Perceptual Encoding in Auditory Brainstem Responses: Effects of Stimulus Frequency Purpose A central question about auditory perception concerns how acoustic information is represented at different stages of processing. The auditory brainstem response (ABR) provides a potentially useful index of the earliest stages of this process. However, it is unclear how basic acoustic characteristics (e.g., differences in tones spanning a wide ... Research Article
Newly Published
Research Article  |   September 05, 2018
Perceptual Encoding in Auditory Brainstem Responses: Effects of Stimulus Frequency
 
Author Affiliations & Notes
  • Alexandra R. Tabachnick
    Department of Psychological and Brain Sciences, University of Delaware, Newark
  • Joseph C. Toscano
    Department of Psychological and Brain Sciences, Villanova University, PA
  • Disclosure: The authors have declared that no competing interests existed at the time of publication.
    Disclosure: The authors have declared that no competing interests existed at the time of publication. ×
  • Correspondence to Alexandra Tabachnick: atabachnick@psych.udel.edu
  • Editor-in-Chief: Frederick (Erick) Gallun
    Editor-in-Chief: Frederick (Erick) Gallun×
  • Editor: Steve Aiken
    Editor: Steve Aiken×
Article Information
Hearing Disorders / Newly Published / Research Article
Research Article   |   September 05, 2018
Perceptual Encoding in Auditory Brainstem Responses: Effects of Stimulus Frequency
Journal of Speech, Language, and Hearing Research, Newly Published. doi:10.1044/2018_JSLHR-H-17-0486
History: Received January 2, 2018 , Revised April 20, 2018 , Accepted May 9, 2018
 
Journal of Speech, Language, and Hearing Research, Newly Published. doi:10.1044/2018_JSLHR-H-17-0486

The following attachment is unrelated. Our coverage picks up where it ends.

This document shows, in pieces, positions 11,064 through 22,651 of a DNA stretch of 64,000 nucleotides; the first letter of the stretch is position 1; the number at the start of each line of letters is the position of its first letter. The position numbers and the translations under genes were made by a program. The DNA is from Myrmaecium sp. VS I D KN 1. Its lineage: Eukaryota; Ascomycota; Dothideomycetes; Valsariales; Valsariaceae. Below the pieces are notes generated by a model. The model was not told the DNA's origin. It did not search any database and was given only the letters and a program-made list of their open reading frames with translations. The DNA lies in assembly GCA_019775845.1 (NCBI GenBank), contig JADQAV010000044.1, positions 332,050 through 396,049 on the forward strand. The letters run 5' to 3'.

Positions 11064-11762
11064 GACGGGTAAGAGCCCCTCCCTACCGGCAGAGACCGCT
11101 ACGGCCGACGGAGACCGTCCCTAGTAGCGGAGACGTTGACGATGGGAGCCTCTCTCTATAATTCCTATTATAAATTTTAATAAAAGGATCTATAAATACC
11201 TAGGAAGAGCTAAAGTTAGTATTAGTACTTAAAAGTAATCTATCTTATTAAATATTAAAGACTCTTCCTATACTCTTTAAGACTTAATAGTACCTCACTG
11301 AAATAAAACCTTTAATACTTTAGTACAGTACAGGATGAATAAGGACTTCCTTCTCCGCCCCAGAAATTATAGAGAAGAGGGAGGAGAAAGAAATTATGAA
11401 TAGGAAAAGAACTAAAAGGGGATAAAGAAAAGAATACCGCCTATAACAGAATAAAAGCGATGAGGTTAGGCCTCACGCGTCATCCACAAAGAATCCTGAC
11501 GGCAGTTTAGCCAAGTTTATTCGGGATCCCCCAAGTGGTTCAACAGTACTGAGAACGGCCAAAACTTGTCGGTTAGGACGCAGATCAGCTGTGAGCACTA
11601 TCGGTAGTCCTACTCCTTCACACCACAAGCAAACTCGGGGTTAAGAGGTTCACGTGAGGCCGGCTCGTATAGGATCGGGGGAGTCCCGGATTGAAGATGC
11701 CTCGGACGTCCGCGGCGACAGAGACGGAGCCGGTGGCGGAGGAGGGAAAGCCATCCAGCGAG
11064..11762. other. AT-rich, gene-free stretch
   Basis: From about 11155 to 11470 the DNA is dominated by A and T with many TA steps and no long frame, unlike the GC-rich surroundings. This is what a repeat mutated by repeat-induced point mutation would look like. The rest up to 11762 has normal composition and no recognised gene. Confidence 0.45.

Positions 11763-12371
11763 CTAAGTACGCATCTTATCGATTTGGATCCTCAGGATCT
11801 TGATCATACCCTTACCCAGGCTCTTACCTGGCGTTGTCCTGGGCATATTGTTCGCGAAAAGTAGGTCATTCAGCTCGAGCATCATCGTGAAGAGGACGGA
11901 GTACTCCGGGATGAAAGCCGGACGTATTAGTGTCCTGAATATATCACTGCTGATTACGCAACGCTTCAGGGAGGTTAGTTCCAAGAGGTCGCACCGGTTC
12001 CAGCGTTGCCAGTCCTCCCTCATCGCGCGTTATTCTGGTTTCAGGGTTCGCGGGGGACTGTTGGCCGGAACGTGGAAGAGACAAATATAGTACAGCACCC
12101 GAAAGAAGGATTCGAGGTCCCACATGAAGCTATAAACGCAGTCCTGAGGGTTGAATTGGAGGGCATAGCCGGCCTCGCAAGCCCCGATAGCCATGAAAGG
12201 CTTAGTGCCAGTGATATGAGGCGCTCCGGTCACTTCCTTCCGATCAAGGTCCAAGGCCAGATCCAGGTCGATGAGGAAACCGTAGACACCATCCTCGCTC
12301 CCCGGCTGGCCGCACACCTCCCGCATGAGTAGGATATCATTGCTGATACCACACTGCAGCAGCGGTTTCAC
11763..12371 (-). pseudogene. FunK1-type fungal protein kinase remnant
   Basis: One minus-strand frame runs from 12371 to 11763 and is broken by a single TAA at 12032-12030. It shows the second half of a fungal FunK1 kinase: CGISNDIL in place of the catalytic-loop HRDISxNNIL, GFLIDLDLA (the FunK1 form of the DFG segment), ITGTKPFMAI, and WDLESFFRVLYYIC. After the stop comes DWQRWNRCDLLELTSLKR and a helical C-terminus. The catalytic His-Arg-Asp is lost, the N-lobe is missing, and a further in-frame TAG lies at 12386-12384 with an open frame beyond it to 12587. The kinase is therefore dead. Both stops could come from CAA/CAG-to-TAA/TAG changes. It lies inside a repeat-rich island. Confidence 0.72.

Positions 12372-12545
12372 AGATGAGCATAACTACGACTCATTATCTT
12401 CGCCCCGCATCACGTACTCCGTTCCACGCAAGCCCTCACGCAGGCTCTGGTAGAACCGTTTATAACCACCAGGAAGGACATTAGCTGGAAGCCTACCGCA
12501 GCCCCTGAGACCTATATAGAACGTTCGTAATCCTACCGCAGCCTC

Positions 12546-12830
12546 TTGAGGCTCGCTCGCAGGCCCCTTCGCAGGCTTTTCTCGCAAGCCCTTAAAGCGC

History: Received January 2, 2018; Revised April 20, 2018; Accepted May 9, 2018

Purpose A central question about auditory perception concerns how acoustic information is represented at different stages of processing. The auditory brainstem response (ABR) provides a potentially useful index of the earliest stages of this process. However, it is unclear how basic acoustic characteristics (e.g., differences in tones spanning a wide range of frequencies) are indexed by ABR components. This study addresses this by investigating how ABR amplitude and latency track stimulus frequency for tones ranging from 250 to 8000 Hz.

Method In a repeated-measures experimental design, listeners were presented with brief tones (250, 500, 1000, 2000, 4000, and 8000 Hz) in random order while electroencephalography was recorded. ABR latencies and amplitudes for Wave V (6–9 ms) and in the time window following the Wave V peak (labeled as Wave VI; 9–12 ms) were measured.

Results Wave V latency decreased with increasing frequency, replicating previous work. In addition, Waves V and VI amplitudes tracked differences in tone frequency, with a nonlinear response from 250 to 8000 Hz and a clear log-linear response to tones from 500 to 8000 Hz.

Conclusions Results demonstrate that the ABR provides a useful measure of early perceptual encoding for stimuli varying in frequency and that the tonotopic organization of the auditory system is preserved at this stage of processing for stimuli from 500 to 8000 Hz. Such a measure may serve as a useful clinical tool for evaluating a listener's ability to encode specific frequencies in sounds.

Supplemental Material https://doi.org/10.23641/asha.6987422

Acknowledgments
This work was supported by a Villanova University Summer Research Grant to JCT. We would like to thank Brandon Henken for the assistance with stimulus creation, Emma Folk for the help with participant recruitment, and Nicole Johnson for the assistance with data collection.
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